One thing that I have noticed from reading the support groups on FB, is that children with SPD has an odd behavior where they lick everything. At first I thought my daughter was the only one with this behavior. But after a post that was written stating ‘the one thing they never thought they would have to say to their child as a parent’. Many parents answered mostly the same thing, having to tell their child to stop licking this or that. We all found something our children have in common. Some parents commented that they thought their child was the only one that licked everything in sight. But after reading each comment, it was easy to see our child wasn’t alone in this behavior.

It’s at least fifty times a day I would have to tell my daughter to stop licking something, especially if we’re out and about. She will lick chairs, the grocery buggy, her TV, the table, her toys, the couch, just to name a few. She’ll even walk up and lick me. She also has to lap up the bathwater. I know what you’re thinking, “Ew gross!” I have the same reaction, especially when it comes to the grocery buggy and bathwater. I carry wipes to clean the buggy, though that sometimes doesn’t help as she’s gotten sick a few times from them. I do keep an eye on her and catch her in time. I carry suckers or candy with me for her to pop in her mouth, rather than the alternative.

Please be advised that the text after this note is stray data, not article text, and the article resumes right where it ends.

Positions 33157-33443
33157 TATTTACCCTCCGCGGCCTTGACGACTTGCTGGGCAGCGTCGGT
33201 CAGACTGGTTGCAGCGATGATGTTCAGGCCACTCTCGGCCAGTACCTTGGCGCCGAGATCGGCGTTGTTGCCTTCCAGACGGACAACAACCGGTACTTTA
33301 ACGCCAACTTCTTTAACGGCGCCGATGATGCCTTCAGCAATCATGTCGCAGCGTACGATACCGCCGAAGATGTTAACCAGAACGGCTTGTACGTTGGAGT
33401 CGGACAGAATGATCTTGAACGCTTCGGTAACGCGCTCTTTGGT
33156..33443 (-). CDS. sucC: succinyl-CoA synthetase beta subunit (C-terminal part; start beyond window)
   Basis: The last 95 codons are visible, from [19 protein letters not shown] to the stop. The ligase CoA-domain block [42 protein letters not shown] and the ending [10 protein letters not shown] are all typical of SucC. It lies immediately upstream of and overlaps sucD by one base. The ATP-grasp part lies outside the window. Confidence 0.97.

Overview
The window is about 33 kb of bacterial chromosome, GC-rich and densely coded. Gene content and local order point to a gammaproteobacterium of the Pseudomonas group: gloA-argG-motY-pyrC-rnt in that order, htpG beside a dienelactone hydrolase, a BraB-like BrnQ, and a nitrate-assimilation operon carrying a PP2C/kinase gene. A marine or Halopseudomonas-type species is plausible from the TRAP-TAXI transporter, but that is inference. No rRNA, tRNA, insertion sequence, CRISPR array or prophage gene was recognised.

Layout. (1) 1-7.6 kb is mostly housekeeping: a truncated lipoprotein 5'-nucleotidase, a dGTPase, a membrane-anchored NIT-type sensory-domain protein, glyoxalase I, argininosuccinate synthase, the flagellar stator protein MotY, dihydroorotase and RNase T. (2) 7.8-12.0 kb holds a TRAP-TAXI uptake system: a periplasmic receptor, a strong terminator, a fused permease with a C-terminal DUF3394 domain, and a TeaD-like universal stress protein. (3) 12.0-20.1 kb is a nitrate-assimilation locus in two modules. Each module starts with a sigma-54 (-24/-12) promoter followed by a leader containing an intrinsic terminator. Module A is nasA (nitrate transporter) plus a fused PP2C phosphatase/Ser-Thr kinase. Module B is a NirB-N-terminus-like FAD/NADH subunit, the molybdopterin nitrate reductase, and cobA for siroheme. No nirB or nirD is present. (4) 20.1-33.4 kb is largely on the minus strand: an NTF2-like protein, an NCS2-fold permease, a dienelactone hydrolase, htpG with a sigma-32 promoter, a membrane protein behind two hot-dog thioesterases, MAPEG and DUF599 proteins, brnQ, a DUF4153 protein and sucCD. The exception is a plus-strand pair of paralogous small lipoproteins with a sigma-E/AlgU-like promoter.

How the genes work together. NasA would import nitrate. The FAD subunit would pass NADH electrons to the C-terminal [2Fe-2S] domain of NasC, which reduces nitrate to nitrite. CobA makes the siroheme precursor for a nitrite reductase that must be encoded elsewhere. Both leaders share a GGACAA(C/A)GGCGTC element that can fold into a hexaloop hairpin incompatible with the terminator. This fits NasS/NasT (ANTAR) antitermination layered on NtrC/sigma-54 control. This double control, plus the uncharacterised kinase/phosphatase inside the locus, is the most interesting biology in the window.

Even though my daughter has a disorder, she is still a child. There’s quite a list of things I tell her to stop doing or not do that parents tell their children without disabilities or disorders, such as,  ‘stop jumping on your bed’, ‘stop jumping on the couch’, ‘stop running in the house’, ‘no throwing things in the house, you’ll break something’. Children with ASD and/or SPD are like any other child, just with a few extra things us parents have to tend to or look out for.